Safety assessment of raloxifene over eight years in a clinical trial setting.Curr Med Res Opin. 2005 Sep; 21(9):1441-52.CM
Osteoporosis is a chronic disorder that warrants long-term therapy. If benefits are to outweigh risks, the long-term safety profiles of these therapies must be favorable. The aim of this study was to assess the safety of raloxifene over 8 years in 4011 postmenopausal women with osteoporosis in a clinical trial setting through adverse event reporting.
Data analyzed comprised all reported adverse events collected at each visit of both the Multiple Outcomes of Raloxifene Evaluation (MORE) trial, and the subsequent Continuing Outcomes Relevant to Evista (CORE) trial. MORE was an international, 4-year double-blind, randomized, placebo-controlled study, designed to assess the effect of raloxifene on bone mineral density and vertebral fracture incidence in 7705 (placebo, 2576; raloxifene, 5129) postmenopausal women with osteoporosis. Breast cancer was a secondary endpoint. Based on the breast cancer findings of MORE, the CORE trial, a 4-year double-blind, placebo-controlled trial of a subset of MORE participants, was subsequently conducted. CORE enrolled 4011 (placebo, 1286; raloxifene, 2725) participants and was designed to examine raloxifene's effect on breast cancer incidence. Safety analyses were performed using the intention-to-treat principle, and comparison between therapies was analyzed using a two-sided Fisher's exact test.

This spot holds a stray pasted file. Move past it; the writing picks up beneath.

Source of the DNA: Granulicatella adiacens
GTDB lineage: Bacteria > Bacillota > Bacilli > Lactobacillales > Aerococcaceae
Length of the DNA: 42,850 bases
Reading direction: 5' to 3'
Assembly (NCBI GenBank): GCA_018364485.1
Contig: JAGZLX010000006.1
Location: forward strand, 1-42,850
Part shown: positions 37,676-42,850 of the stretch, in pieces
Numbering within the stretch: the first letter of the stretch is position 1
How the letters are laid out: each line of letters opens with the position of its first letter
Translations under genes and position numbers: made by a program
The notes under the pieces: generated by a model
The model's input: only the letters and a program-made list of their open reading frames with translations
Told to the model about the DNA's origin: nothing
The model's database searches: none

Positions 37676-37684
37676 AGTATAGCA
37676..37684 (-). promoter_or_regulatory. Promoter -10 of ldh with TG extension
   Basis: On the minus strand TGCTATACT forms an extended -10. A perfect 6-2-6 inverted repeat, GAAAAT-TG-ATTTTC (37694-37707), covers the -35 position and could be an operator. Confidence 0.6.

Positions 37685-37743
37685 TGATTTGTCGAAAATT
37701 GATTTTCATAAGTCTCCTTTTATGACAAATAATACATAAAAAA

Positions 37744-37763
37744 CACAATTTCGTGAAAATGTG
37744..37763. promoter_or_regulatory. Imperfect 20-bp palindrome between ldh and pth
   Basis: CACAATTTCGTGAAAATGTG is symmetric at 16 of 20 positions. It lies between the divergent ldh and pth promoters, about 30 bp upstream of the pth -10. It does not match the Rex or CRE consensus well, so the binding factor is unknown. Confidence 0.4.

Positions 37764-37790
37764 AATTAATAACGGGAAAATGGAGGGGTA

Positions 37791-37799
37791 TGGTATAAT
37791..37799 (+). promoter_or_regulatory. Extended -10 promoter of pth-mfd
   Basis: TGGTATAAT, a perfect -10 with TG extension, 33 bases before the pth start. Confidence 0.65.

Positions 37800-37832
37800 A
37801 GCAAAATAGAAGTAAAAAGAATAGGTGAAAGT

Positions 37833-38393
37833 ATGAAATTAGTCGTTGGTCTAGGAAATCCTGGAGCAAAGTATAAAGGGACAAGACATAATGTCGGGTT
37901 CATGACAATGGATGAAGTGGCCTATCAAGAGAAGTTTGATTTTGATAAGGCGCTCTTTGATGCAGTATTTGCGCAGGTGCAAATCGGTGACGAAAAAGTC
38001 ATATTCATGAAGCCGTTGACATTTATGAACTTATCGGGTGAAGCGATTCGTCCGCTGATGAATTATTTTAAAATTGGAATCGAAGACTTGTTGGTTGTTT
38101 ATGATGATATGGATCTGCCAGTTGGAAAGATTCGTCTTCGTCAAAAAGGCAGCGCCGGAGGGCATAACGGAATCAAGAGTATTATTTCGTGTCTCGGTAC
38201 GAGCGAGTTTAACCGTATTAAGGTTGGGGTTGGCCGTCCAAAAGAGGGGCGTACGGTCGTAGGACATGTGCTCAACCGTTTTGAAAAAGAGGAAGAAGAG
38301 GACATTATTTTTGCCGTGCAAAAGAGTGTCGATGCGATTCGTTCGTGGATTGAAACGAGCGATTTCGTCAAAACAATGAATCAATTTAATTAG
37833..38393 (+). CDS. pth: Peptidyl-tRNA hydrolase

Over the 8 years of follow-up of 4011 women, there was no difference in all-cause mortality or hospitalization incidence between raloxifene and placebo groups (p > 0.1). Excluding breast cancer and non-melanoma skin cancer, cancer incidence was 4.6% and 6.3% in the raloxifene and placebo group, respectively (p = 0.027). Raloxifene was associated with a 1.7-fold increase in venous thromboembolism incidence (95% confidence interval 0.93-3.14), with an absolute risk difference of 0.9 per 1000 woman-years. There was no difference in the incidence of myocardial infarction, stroke, uterine cancer, endometrial hyperplasia, ovarian cancer or postmenopausal bleeding between the raloxifene and placebo treatment groups (p > 0.5). Uterine polyps, hot flushes and muscle cramps were more common in those receiving raloxifene versus placebo (p = 0.028, p < 0.001, and p = 0.008, respectively).
These 8-year data support the known clinical safety profile of raloxifene, established in the MORE trial.